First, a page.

"Those are great names!"

People love Badgers...

"Oh, it's true, you are Brock Landers."

Carnifex said...

Oh God! Disney, anthropomorphism, and PETA strike again. All I can say is that the people in the country, you know, the ones who actually interact with animals the most? They laugh their asses off at this sort of twaddle.

ricpic said...

Think of the horror of an Old Barack father figure. Last chance to avoid that fate is November sixth.

Calypso Facto said...

(where, despite our fictional character, Bucky Badger, we don't have badgers)

Says who? I saw a badger in Madison (at my worksite) just a couple years ago.

kcom said...

Badgers? Badgers? We don't need no stinkin' badgers.

furious_a said...

People love badgering other people.

Ann Althouse said...

"Oh, it's true, you are Brock Landers."

LOL. (And I didn't have to click on the link.)

Ann Althouse said...

"Says who? I saw a badger in Madison (at my worksite) just a couple years ago."

Maybe you once saw one, but there's a crazy chipmunk infestation. They use our roof gutter drain as a hamster habitat.

pm317 said...

Ann, how about a post on this:

Felix Baumgartner space jump live now!

Doc Merlin said...

This is why we can't get rid of diseases. The same applies for cats and Toxoplasmosis.

chrisnavin.com said...

Go Felix!

John said...

I call racism.

Brock sounds deceptively like Barrack. This talk of killing Brock is thinly disguised code for wanting to lynch Barrack.

RAAACCCIIISSSSSTTTT!!!!!

And no thread on badgers would be complete without linking here:

http://www.albinoblacksheep.com/flash/badgers

John Henry

John said...

I call racism.

Brock sounds deceptively like Barrack. This talk of killing Brock is thinly disguised code for wanting to lynch Barrack.

RAAACCCIIISSSSSTTTT!!!!!

And no thread on badgers would be complete without linking here:

http://www.albinoblacksheep.com/flash/badgers

John Henry

wyo sis said...
This comment has been removed by the author.
wyo sis said...

Are these the same people who tell us conservatives are anti science?

Fr Martin Fox said...

I'm glad to see foxes get good press.

Every reference I've found to foxes in the Scriptures (four so far) is negative.

technogypsy said...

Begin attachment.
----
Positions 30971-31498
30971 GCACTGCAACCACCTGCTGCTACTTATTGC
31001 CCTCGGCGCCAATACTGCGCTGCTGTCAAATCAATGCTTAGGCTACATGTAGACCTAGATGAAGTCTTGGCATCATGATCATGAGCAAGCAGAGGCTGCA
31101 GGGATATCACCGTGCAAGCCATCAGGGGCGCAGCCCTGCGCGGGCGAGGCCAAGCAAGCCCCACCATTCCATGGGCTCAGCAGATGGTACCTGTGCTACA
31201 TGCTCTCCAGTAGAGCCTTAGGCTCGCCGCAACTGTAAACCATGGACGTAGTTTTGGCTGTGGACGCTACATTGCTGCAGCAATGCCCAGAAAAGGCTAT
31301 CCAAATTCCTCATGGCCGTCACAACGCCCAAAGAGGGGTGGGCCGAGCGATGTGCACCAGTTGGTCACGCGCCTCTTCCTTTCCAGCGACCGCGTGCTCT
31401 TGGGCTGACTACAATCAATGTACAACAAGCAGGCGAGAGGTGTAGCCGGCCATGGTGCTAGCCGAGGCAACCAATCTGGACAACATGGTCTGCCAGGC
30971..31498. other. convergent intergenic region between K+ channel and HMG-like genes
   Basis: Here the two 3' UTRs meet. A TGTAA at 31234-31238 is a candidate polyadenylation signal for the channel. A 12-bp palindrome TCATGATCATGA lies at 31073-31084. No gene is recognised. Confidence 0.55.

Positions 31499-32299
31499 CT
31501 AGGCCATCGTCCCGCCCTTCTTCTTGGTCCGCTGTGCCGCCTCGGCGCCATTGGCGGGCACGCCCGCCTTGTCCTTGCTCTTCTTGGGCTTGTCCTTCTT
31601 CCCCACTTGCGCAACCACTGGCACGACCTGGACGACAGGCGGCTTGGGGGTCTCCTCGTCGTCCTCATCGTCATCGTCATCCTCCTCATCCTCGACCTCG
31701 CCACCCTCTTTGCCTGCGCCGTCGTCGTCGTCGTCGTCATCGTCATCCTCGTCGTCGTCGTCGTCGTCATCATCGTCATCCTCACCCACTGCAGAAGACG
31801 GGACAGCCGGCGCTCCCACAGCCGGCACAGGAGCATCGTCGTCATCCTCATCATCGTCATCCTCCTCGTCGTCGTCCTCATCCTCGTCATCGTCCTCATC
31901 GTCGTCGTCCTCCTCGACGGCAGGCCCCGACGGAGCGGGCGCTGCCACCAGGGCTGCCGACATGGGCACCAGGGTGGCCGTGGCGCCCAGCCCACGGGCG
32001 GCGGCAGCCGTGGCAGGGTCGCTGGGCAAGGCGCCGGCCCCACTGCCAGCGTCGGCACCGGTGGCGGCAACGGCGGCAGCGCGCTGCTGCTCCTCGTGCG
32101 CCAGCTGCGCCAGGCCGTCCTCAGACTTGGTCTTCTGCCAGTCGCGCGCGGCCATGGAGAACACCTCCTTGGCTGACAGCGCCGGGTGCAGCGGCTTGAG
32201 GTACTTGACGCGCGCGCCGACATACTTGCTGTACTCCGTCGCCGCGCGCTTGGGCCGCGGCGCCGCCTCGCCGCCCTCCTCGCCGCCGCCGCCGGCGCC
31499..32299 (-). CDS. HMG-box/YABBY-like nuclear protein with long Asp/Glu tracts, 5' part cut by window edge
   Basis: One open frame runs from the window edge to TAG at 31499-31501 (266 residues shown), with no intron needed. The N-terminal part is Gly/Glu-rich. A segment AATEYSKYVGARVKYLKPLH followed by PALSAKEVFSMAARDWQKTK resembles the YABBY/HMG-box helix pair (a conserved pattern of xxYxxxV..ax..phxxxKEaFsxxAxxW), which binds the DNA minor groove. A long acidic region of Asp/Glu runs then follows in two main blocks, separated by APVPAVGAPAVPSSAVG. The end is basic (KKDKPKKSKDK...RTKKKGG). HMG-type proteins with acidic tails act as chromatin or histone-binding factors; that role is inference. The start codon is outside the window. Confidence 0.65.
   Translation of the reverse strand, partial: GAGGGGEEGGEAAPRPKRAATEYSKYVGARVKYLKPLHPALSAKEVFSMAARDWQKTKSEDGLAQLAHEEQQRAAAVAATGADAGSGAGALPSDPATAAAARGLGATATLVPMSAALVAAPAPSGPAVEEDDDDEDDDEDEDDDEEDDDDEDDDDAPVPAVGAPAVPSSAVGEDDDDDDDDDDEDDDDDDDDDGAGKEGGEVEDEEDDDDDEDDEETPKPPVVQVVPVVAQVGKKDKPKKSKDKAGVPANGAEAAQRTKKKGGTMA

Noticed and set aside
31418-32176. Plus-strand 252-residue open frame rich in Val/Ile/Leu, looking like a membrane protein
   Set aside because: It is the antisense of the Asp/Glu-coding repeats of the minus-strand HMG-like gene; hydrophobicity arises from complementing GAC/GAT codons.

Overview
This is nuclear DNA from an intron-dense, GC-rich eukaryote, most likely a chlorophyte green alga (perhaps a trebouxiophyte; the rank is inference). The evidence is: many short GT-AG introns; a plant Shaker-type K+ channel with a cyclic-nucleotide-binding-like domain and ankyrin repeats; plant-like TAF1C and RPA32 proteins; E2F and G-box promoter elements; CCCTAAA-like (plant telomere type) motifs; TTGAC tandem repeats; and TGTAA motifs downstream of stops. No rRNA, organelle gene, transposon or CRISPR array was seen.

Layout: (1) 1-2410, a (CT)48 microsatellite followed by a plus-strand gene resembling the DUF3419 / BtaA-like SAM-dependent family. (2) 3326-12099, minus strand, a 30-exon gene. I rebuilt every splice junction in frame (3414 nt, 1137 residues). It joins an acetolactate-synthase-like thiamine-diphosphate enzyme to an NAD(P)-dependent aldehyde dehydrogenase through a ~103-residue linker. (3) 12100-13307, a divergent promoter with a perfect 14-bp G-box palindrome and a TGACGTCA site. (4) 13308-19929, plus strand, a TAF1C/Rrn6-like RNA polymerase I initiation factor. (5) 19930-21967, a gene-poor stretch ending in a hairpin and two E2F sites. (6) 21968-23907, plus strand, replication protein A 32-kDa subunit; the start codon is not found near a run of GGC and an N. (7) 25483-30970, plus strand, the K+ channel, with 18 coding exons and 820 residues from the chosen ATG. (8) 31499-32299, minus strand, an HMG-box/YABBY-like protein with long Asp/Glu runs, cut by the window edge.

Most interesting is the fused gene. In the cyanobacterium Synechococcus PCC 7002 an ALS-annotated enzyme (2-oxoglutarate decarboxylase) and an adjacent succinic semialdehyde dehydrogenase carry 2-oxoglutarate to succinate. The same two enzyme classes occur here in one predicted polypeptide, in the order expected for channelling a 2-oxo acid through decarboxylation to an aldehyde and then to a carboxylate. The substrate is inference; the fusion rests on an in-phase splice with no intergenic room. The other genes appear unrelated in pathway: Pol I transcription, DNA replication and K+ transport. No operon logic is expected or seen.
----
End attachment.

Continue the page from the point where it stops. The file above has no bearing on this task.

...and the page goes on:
Old Brock's TB would seem to be a problem, besides the eating of small household pets. They were all over the road in Wales - sunbathing as my host said. Of course, the English badger is a different beast from the American. Kinder, gentler, less aggressive.

I saw badgers on my last trip to Sturgeon Bay, Miss Ann. Right about dusk, a female and a couple of kits, cubs? (We have them down here in Texas too. Had a couple on the land in East Texas.) You might not see them in Madison because they are both predators and self-sufficient, hence probably Republicans and not welcome.

Question: Is the Matthew Fox above the same who wrote On becoming a musical mystical bear?

technogypsy said...

Old Brock's TB would seem to be a problem, besides the eating of small household pets. They were all over the road in Wales - sunbathing as my host said. Of course, the English badger is a different beast from the American. Kinder, gentler, less aggressive.

I saw badgers on my last trip to Sturgeon Bay, Miss Ann. Right about dusk, a female and a couple of kits, cubs? (We have them down here in Texas too. Had a couple on the land in East Texas.) You might not see them in Madison because they are both predators and self-sufficient, hence probably Republicans and not welcome.

Question: Is the Matthew Fox above the same who wrote On becoming a musical mystical bear?

Palladian said...

The Tale of Mr. Tod

Tod means "death" in German.

Paddy O said...

Badgers!? Badgers?! We don't need no stinkin'...

Oh wait, did someone already make that joke?

Paddy O said...

"They use our roof gutter drain as a hamster habitat."

Are the chipmunks engaged in a breeding program? Slave labor? Maintaining hamsters as pets?

Fred Drinkwater said...

If you encounter a badger in the wild, I bet you will not be thinking "Oh, look, there's Mr. Badger from Wind in the Willows". No. One look at the teeth and the facial expression, and you will be thinking "Oh Sh*t, I hope I get out of here with my nads intact."

Fred Drinkwater said...

A North American badger, that is. I have no idea how cuddly a UK badger is.

SCOTTtheBADGER said...

I approve of Badgers.

SCOTTtheBADGER said...

I approve of Badgers.

Largo said...

Everyone loves badgers--especially the honey badger!